Those early rocket experiences set the tone for my life. I wanted very much to be part of the Moon Project. That was a seemingly impossible dream in my childhood. My knowledge of rocketry came in very handy in the [U.S.] Air Force, as I was selected to be on a team surveying Russian [Soviet] Aerospace Technology. Excitedly, I learned that they had a satellite project in the offing. On the ostensible day of their launch, I was in Washington, D.C. Knowing through channels that it might take place, I was outside looking at the night sky over D.C. Late that evening, a giant red cloud appeared over the city. I thought "What a clever Ploy! They injected NO2 into the upper atmosphere to drift over the Capitol of the USA!" As I learned later, the launch had been scrubbed and the red cloud was a rare aurora borealis....or was it?
After my discharge from the Air Force, I went into Aerospace in charge of an Ordnance Test Laboratory. After two years there, I was promoted to an engineering position and later was lucky to fulfill my childhood dream. I designed 5 mission critical pyro systems on the Apollo Missions. I later went to Thiokol in their Igniter Section and then to Advanced Design.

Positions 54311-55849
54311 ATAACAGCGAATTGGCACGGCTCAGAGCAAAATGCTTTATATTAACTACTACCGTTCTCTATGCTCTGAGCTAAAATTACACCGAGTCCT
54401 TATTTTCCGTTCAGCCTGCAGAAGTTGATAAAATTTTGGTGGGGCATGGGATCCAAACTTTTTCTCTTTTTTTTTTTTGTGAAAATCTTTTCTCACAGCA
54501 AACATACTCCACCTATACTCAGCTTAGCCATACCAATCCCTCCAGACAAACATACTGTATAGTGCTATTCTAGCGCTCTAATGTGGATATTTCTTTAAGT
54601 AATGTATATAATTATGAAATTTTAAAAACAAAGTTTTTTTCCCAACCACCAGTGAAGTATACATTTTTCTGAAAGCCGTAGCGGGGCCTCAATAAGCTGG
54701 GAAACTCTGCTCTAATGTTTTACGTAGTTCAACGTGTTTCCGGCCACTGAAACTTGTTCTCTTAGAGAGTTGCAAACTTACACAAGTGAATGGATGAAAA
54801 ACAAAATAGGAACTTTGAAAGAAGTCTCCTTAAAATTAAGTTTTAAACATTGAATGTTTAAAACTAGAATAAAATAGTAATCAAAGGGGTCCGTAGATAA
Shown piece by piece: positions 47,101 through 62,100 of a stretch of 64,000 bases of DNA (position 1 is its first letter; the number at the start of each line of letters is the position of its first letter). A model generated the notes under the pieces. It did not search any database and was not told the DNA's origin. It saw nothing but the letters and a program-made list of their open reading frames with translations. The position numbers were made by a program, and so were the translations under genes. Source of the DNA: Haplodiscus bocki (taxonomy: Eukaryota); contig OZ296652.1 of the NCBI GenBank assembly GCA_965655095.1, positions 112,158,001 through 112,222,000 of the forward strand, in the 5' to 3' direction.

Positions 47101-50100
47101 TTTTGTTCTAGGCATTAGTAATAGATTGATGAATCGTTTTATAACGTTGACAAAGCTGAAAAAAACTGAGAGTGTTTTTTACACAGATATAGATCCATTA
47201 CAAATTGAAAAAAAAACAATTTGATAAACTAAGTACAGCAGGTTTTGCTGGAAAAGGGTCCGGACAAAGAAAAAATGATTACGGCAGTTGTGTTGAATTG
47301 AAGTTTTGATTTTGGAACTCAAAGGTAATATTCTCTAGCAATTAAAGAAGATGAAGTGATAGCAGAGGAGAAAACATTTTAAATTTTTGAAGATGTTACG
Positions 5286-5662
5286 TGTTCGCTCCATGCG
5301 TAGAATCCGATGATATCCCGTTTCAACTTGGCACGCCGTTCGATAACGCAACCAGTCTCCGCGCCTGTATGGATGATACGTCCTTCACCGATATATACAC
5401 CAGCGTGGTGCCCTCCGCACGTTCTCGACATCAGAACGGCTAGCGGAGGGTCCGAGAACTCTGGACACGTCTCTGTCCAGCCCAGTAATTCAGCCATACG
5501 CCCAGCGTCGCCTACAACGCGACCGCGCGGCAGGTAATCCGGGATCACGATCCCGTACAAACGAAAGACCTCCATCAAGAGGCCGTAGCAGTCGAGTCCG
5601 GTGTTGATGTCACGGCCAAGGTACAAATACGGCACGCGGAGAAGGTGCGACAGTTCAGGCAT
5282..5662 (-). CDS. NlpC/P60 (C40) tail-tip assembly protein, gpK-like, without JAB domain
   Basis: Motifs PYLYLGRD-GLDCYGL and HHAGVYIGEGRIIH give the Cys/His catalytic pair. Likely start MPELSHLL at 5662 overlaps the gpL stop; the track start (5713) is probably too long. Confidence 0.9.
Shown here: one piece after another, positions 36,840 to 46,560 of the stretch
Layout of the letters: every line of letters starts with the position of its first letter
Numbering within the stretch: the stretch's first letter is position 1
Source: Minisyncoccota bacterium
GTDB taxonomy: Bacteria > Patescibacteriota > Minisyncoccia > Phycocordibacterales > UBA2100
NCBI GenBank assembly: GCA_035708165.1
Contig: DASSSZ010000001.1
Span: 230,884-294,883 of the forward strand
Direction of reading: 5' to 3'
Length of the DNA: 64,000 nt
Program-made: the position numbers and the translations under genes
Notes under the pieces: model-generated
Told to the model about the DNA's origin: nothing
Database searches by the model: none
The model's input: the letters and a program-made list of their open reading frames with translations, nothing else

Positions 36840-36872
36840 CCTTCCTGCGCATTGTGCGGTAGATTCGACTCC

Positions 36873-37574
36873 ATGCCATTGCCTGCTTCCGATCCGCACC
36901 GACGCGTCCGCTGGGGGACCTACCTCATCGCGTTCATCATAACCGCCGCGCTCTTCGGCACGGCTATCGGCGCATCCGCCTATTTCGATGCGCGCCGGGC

The main purpose in recounting this brief history is to indicate what an early interest in the technical [fields] can create. There certainly are many persons who find a career late in life, after college perhaps, but many of the the shining ones begin early, as children. It is important to give youth guidance and support in their inquiries into matters technical. Regulation, poor education systems, public indifference, apathy, addiction to hedonistic activities, all play a part in weakening this nation [and others] technically. It is web sites like this one which give me hope, that the spark of mechanical ingenuity may not die out, that propulsion engineering will live on!
Bill Colburn, Los Gatos, 1998
Tracer Club 1944- Barney Bernstein, Bill Colburn, Gary Sheldon
Note that the comments in [ ] are my own, added for clarification. -- R.N.